NX - white and black control point question

Discussion in 'Nikon Capture and View NX' started by Allan, Jun 16, 2007.

  1. I have seen many tutorials on NX, the latest being Vincent Versace's. In them they deal a lot with landscape examples; I shoot birds.

    My questions has to do with white and black control points. I can't see why I would want to use them - but in all tutorials they do???

    I took an image of a gbh in a tree. I open it up in NX and click the double threshold box. There are some black areas and no white areas. I move the right slider to 253 and see 1 tiny area of white.

    When I select the black and white control points in that area, I get much more black and white areas. Why would I want to do that?

    Are there others who just ignore b and w points?
     
  2. Alan,

    The next time you do that, go ahead afterwards and uncheck the double threshold. Then open up the curves box and just click on "Auto Contrast". If you chose the correct black and white control points, you will see your contrast doesn't change..........it's pretty much "on the spot". Then go back clear it out and start over and this time ignore the double threshold box and do the Auto Contrast and you will see it usually makes a change in your contrast. The double threshold doesn't seem to add highlight blocking, or blocking of shadow detail................it just enhances both. At least that's the way it seems to me.
     
  3. But why do the control points. I always used double threshold and move ev, then slides os there is few black and white points showing. But when I use b^w control points there are more black and white points showing (with double threshold checked.) Doesn't that mean you are increasing the blown highlights and blocked shadows?

    Or am I missing something?
     
  4. Not certain I can answer you question there. I'm a total newbie to NX....though I love it so far. Why don't you e-mail Jason. He's been very helpful when I've contacted him.
     
  5. I don't know Jason. Which of the Jason's here do you mean?
     
  6. Sorry........................Jason Odell, who wrote the e-book The Photographer's Guide to Capture NX. He's a member of this forum.
     
  7. HSNewman

    HSNewman

    173
    Aug 17, 2006
    Maryland
    I've been using the black and white control points from palette F4 with good success on most but not all pictures. As mentioned, I first adjust exposure compensation by clicking double threshold in the histogram window and moving the compensation slider (up or down) in Raw Adjustments until all white points just disappear (occasionally I'll ignore a small blown spot).I then adjust the histogram sliders so black and white points just appear. After clicking on the palette 4 black point control, I move the cursor over the black while looking at the the watch point numbers. I click when I find a minimum, hopefull in the 10s or 20s. I then set the rbg channels in the black point dialog box to 10,10,10 to set the black point. I repeat with the white point setting the RGB channels to 250 each. I find that this process both matches the picture's (dynamic) range to display's (dynamic) range and removes any color cast left over from white balance mismatches. It also works on JPGs converted to NEFs where white balance is not available. I'd be interested in hearing comments on the process.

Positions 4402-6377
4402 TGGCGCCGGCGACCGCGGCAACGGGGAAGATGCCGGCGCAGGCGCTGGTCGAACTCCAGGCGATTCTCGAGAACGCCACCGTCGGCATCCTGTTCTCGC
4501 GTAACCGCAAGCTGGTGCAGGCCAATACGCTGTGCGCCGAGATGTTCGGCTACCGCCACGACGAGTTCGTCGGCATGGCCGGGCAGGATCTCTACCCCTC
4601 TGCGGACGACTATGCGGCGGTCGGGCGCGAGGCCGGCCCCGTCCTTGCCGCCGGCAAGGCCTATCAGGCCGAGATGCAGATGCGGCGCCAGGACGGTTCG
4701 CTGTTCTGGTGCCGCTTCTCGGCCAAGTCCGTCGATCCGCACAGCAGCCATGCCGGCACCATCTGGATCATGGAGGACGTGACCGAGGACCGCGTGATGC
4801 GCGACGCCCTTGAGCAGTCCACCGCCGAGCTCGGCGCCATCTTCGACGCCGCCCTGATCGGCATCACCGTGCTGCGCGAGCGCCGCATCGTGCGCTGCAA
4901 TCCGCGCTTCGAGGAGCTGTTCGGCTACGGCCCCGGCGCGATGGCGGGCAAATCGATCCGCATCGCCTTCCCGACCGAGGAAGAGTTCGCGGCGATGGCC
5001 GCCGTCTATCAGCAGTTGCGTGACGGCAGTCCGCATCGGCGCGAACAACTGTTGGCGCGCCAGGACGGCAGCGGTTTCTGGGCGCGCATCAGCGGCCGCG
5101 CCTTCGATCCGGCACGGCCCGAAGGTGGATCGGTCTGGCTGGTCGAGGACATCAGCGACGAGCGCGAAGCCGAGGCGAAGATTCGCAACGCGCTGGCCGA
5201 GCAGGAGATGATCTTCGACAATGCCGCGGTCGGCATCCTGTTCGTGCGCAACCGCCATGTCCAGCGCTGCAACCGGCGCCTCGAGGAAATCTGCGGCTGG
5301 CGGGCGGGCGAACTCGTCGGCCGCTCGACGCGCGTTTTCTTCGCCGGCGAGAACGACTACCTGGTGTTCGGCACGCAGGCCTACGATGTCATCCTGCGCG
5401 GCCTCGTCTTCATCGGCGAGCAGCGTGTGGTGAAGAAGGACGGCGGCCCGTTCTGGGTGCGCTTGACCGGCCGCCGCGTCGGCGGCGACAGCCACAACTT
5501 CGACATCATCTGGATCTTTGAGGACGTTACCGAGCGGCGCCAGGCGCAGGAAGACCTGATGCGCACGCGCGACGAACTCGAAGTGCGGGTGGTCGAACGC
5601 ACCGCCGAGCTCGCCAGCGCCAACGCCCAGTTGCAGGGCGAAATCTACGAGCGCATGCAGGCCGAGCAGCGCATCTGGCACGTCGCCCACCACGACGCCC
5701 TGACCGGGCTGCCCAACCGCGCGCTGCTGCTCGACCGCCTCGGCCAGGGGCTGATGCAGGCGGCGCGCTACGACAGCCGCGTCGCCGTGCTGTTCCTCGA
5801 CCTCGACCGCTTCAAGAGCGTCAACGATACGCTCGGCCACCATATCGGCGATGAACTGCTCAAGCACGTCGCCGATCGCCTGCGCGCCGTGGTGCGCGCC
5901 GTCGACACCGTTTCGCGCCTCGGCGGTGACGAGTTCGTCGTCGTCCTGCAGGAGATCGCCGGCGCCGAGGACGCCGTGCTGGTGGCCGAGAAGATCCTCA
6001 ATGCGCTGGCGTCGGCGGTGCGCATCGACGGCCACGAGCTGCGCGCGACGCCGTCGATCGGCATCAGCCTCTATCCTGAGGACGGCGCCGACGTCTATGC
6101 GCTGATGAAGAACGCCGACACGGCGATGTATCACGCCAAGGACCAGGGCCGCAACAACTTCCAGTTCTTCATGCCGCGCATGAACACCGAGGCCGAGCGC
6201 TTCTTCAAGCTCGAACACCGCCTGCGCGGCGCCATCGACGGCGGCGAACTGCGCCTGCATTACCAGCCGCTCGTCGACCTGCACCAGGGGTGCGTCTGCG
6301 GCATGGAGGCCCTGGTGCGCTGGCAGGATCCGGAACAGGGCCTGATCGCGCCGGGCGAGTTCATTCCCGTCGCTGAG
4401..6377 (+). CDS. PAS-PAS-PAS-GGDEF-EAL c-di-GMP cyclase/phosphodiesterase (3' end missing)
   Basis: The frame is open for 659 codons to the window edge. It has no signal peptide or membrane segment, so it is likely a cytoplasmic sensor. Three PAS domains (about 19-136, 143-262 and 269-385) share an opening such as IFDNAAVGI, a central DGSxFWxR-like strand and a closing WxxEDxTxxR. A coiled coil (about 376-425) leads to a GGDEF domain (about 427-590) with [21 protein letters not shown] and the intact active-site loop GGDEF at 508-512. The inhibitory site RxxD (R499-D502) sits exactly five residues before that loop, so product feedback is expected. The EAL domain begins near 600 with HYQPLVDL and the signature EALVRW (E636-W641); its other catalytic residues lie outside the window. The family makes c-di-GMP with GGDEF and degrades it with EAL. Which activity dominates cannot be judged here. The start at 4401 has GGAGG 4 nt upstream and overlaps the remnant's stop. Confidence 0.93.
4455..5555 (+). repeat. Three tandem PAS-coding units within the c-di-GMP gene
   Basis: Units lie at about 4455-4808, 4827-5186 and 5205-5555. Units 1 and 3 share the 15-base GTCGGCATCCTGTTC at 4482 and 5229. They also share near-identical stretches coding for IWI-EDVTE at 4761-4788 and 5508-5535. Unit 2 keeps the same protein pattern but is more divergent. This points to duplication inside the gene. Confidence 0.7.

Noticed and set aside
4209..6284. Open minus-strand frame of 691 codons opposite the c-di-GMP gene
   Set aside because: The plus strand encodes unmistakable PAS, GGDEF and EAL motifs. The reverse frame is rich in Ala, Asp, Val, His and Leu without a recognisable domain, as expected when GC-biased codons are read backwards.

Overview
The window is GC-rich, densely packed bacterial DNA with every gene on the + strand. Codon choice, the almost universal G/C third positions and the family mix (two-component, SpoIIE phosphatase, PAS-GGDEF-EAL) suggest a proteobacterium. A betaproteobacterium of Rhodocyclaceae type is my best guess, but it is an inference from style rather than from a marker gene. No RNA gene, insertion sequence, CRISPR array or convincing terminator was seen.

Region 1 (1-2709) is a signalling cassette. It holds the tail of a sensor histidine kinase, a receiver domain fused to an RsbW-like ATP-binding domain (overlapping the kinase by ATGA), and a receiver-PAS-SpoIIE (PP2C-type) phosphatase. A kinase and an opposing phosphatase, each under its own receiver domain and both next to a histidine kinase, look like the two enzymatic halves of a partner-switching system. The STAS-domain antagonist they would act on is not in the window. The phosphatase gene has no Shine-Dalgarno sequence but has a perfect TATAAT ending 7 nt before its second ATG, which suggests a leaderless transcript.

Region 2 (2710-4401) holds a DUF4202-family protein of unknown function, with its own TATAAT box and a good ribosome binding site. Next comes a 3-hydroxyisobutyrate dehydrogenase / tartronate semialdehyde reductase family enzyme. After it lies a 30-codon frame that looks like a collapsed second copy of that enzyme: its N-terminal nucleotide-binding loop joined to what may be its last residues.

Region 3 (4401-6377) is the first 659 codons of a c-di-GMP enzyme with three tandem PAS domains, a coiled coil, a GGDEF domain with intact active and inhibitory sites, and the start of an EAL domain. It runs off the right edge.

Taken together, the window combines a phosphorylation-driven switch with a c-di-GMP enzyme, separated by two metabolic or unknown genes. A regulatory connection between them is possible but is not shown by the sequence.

8. Thanks for the answers. I still don't know a procedure I will use. But:

    1. I did write to Jason. He said he doesn't use them. He stops when moving the sliders shows black and white.
    2. A good friend who shoots landscape uses them all the time. However, his shots usually show all gray when he checks double threshold. Mine usually show some black, which is o.k. with me as I shoot birds and the black in not part of the bird.
     
  9. Allan,

    If this will help you more, this is what I do:

    I move the sliders to points where they show just enough of both the black and white to place control points on them. Then when I un-check the box to see the resultant image, I sometimes find there isn't quite enough detail in the black, or maybe I've blown the highlights. I click on the appropriate control points and make very minor adjustments with the sliders. (I've found I can definately go too far with this step!) If I took perfectly exposed images I wouldn't have to do more than adjust the original sliders..........but I don't!:biggrin:
     
  10. Thanks Chris. I have been trying something like that over the weekend. I move the sliders looking for black and white pixels to show. I might back off on the white if it is an important to have some detail there.

    Do you ever just stop there? I still wonder the usefulness of the cb&w points, at least on the bird shots I take.
     
  11. Allan,

    The reason I go ahead and set the control points is that then I can view the image while I change the amounts. If you just use the sliders on the double threshold, you can't really see what is happening. So, in answer to your question..............no, I don't stop there. Sometimes I don't need to do anything, but I usually find I want to tweak one or the other very often.
     
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